Great comedy is always moral, and there’s a lesson here about narcissism and the structure of myth. That Taylor skewers convention with a needle rather than a hammer is a key to his brilliance. Once a comic trajectory is launched, he allows the logic to run its course unimpeded. Consider Le Sacre du Printemps (The Rehearsal). Here, Taylor cuts between a ballet rehearsal led by a domineering ballet mistress and a modern private eye story about a kidnapped baby. You can see the ending coming, yet when the climax, an infanticide, arrives, it is predestined, horrifying, and, because it is so inevitable, truly funny.

 

Taylor’s wit inclines to the saturnine. He will present you with what you think is a lighthearted romp and then summon a serious element. Your laughter congeals in your throat. Taylor reminds you that the fluffy old Andrews Sisters recordings accompanying Company B and the popular dances of the 1940s that delight audiences were born out of the desperation of World War II. Behind these party people you see the silhouettes of men dying in battle and daring to love each other, and they complicate our responses. Company B is anything but a wallow in nostalgia.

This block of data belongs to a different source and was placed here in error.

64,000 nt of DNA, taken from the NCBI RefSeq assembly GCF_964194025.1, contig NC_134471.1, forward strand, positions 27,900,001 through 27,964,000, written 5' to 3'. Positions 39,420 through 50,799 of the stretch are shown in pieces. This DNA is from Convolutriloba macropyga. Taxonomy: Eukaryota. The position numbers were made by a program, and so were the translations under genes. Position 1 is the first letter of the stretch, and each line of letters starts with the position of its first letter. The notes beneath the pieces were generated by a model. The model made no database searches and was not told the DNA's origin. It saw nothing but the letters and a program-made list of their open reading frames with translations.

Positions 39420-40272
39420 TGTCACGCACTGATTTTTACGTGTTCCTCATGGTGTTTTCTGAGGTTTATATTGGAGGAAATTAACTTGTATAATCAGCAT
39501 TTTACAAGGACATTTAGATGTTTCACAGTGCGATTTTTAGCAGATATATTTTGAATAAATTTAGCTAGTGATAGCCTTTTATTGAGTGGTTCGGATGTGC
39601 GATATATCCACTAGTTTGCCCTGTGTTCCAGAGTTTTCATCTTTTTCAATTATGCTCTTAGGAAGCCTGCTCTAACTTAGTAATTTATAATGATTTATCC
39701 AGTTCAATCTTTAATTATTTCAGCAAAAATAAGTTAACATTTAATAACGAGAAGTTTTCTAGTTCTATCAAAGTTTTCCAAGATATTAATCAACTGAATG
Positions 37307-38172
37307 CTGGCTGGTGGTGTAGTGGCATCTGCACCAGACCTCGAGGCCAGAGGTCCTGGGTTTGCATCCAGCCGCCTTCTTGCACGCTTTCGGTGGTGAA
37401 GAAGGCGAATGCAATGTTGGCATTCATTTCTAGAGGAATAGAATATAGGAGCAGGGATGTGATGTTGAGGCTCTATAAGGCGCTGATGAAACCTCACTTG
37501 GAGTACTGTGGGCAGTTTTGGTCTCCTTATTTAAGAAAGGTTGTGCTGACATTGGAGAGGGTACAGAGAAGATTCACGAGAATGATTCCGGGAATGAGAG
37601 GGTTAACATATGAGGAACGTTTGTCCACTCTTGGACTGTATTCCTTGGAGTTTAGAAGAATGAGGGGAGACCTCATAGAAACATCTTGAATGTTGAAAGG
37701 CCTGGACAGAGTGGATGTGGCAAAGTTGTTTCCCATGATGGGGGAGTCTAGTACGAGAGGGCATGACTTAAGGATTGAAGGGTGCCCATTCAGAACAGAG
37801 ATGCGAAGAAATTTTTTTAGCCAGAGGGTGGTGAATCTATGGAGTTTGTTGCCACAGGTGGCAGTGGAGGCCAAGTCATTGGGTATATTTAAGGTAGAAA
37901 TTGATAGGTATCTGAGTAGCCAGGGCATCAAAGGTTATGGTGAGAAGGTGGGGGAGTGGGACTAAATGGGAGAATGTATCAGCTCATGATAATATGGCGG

Yet nostalgia and our feelings about the conventions of theatrical and social dances of the past figure substantially in Taylor’s works. In Piece Period, his dancers (the women garbed in stiff Elizabethan finery) cavort in an arch, even mincing approximation of Renaissance dance. In the subversive and often zany Offenbach Overtures, the Romantic tunes envelop you in an aura of enchantment. But gradually, the grisettes fake intoxication a bit too realistically. Soon, too, a pair of cavaliers provoke a duel. Meanwhile, as they go at it, their seconds, who are supposed to maintain decorum, eye each other with increasing infatuation and fall into each other’s arms. So much for the 19th-century code of chivalry.

 

Sometimes, Taylor sets you up to laugh and then pulls the rug out from under you. My favorite example of this is A Field of Grass. At the beginning, a dancer sits cross-legged on the stage, smoking a joint. Feeling a bit superior, we all smile at this evocation of the druggy, bell-bottomed 1960s, with its Harry Nilsson songs. It all seems so dated. Yet, when the entire cast eases into unisons, accompanied by Nilsson’s “Spaceman,” you succumb to the blissful mood that many of us felt in that era, a mood Taylor so adeptly conjures.